Community Support

Fall Festival at The Shaw House, 2019

We had a beautiful fall day for one of the most important volunteer events of the year, and a steady stream of visitors kept our volunteers busy.

This year the Guild branched out. We moved outside and set up a couple of tables under a tarp to teach youngsters a little bit about weaving. And they were fascinated. Teresa and Cindy were our weaving instructors, while Nancy demonstrated spinning.

SpringFest at The Shaw House 2019

Being part of the springtime celebration at the Shaw House has become an annual tradition with Guild members. This year Nancy and Kathy were outside under a tent with small looms so that children could try their hands at weaving on Brio looms. Kate was inside the Sanders Cabin weaving on the big loom there, and Nancy was under the tent also spinning.

We plan to repeat the same setup for the fall festival.

Clenny Creek Day 2019

Sandhills Handweavers Guild was well represented at this year’s Clenny Creek Day by Linda and Kate. Our guild members demonstrated weaving and answered questions. Although many visitors had mothers or grandmothers who knitted, crocheted or made quilts this was their first exposure to hand weaving.

This annual spring event, held on the site of the historic Bryant House and McLendon Cabin is organized by the Friends of the Bryant House. The McLendon Cabin was occupied during the Revolution and the Civil War, the Bryant House during the Civil War.

On tap for the day were representations of both American Revolution and Civil War re-enactors, fiber craft demonstrations, a children’s activity area, a living history display in the McLendon Cabin, a white elephant table, vegetable bedding plants and herbs for sale, food, face painting, a great raffle, local musicians and vendors.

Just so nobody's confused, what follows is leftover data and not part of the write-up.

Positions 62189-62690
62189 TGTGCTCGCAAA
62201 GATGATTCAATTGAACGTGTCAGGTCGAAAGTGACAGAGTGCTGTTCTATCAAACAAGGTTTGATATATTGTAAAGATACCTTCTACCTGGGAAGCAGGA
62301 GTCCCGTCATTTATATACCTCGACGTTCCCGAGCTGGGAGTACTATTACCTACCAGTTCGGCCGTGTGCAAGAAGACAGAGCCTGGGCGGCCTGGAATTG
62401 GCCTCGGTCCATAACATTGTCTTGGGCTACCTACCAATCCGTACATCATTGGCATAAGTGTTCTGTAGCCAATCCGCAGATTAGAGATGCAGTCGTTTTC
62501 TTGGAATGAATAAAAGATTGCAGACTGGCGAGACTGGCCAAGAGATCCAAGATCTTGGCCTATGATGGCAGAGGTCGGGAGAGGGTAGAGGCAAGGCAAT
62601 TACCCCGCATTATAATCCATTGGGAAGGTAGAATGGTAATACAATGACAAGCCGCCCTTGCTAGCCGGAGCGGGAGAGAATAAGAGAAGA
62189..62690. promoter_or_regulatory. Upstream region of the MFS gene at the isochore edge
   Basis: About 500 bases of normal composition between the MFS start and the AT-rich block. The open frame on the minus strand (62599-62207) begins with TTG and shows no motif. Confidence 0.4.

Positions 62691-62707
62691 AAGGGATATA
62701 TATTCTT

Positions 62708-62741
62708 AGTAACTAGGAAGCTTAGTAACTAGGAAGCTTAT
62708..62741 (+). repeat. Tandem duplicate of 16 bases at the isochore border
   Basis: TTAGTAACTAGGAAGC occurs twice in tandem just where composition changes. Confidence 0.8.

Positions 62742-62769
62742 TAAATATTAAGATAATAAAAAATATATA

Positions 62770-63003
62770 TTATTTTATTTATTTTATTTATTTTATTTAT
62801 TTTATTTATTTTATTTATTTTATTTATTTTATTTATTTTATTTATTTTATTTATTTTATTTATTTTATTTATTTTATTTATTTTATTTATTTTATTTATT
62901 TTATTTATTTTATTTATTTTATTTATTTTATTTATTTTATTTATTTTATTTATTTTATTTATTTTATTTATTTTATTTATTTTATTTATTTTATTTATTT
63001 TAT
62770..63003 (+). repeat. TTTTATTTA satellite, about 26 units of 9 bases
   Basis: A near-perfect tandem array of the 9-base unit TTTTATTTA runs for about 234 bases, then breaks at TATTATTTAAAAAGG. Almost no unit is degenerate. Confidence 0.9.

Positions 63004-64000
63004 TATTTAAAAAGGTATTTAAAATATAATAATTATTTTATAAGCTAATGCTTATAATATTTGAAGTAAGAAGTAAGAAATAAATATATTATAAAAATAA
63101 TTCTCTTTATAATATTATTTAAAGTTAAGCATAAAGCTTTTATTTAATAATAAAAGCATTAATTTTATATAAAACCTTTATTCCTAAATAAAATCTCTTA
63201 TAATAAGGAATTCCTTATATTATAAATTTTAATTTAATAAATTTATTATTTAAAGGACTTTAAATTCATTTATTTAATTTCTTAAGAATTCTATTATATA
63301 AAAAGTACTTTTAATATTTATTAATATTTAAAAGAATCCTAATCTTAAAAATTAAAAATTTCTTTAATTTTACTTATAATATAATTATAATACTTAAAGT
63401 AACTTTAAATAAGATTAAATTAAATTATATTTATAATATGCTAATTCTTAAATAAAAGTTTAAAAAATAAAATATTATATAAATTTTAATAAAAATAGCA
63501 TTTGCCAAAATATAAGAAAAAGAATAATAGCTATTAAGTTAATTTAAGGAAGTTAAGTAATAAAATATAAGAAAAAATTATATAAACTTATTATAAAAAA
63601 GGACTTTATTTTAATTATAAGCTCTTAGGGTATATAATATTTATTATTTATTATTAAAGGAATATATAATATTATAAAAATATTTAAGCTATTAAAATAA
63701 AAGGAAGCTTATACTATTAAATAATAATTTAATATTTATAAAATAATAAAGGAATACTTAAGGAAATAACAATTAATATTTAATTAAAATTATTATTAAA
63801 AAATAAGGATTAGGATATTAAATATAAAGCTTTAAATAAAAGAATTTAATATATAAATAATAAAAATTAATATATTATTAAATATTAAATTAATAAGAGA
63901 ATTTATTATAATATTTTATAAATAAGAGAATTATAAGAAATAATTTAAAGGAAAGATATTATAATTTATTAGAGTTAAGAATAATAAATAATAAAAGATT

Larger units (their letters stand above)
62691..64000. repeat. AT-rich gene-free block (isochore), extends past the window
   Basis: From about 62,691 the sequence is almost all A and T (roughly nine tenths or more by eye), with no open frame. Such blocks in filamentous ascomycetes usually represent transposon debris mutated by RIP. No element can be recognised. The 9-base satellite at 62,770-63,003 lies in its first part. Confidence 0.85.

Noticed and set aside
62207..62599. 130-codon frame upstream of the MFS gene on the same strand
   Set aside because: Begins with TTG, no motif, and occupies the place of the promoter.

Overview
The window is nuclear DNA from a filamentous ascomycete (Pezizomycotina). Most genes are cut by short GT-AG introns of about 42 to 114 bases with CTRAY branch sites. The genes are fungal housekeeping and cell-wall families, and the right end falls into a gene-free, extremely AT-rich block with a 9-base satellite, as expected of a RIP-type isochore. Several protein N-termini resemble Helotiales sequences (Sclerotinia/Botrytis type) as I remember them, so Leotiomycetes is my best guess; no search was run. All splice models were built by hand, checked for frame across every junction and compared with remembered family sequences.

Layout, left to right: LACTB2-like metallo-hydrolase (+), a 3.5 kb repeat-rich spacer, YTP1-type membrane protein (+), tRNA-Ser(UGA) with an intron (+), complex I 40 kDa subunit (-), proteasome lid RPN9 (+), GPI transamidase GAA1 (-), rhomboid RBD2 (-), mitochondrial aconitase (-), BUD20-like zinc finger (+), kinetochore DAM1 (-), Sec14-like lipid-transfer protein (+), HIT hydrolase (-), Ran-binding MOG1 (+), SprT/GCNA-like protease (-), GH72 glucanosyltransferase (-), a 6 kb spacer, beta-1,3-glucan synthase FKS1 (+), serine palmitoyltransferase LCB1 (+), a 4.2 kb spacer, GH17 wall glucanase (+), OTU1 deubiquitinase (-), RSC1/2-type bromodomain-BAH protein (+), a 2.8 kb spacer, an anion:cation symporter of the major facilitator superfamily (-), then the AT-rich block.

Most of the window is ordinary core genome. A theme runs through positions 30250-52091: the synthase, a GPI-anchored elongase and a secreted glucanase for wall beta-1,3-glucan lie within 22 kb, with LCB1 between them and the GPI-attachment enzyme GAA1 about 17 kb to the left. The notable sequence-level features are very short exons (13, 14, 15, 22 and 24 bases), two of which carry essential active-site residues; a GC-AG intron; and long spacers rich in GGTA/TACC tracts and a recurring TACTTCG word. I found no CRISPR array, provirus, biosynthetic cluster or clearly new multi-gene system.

The Shaw House 2017

Every December the Guild provides volunteers to work in the Sanders Cabin at the Shaw House’s Christmas Open House in Southern Pines. It’s a small cabin on the Shaw House grounds and houses a very large loom that is probably about 180 years old, but still works, quirks and all! This year Kate wove and Nancy spun, and they both fielded questions from countless visitors. It’s always a festive event and a real taste of pioneer living.

Sandhills Handweavers Guild has a strong tradition of volunteerism. In the Guild’s earliest days it had a booth at Blue Farm Days in Aberdeen, NC, where members demonstrated spinning and weaving. Since that time we have participated in many other local events:

Sandhills Handweavers Guild member introduces students to weaving

Some of our members demonstrate spinning and weaving at local elementary schools. We explain the importance of textiles in North Carolina and give students an opportunity to try their hands at weaving on little looms.

Several of our members work and teach at Common Thread, a non-profit weaving studio in Sanford, NC. It’s goal is to create and sell a wide variety of products made from recycled fiber and donated fabric. The proceeds from these sales are then donated to local organizations working to improve the quality of life for families in Lee County.

The 180-year-old loom at the Shaw is still in good working condition.

The 180-year-old loom at the Shaw is still in good working condition.

We support the work of the Moore County Historical Association at two of its historic sites: the Bryant House and the Shaw House. Both have antique looms in good working condition. Besides demonstrating spinning and weaving several times a year at these historic sites, we talk about how the earliest settlers in Moore County lived and the importance of textiles in their lives.

Thank you, Claudia Tirado for a great picture.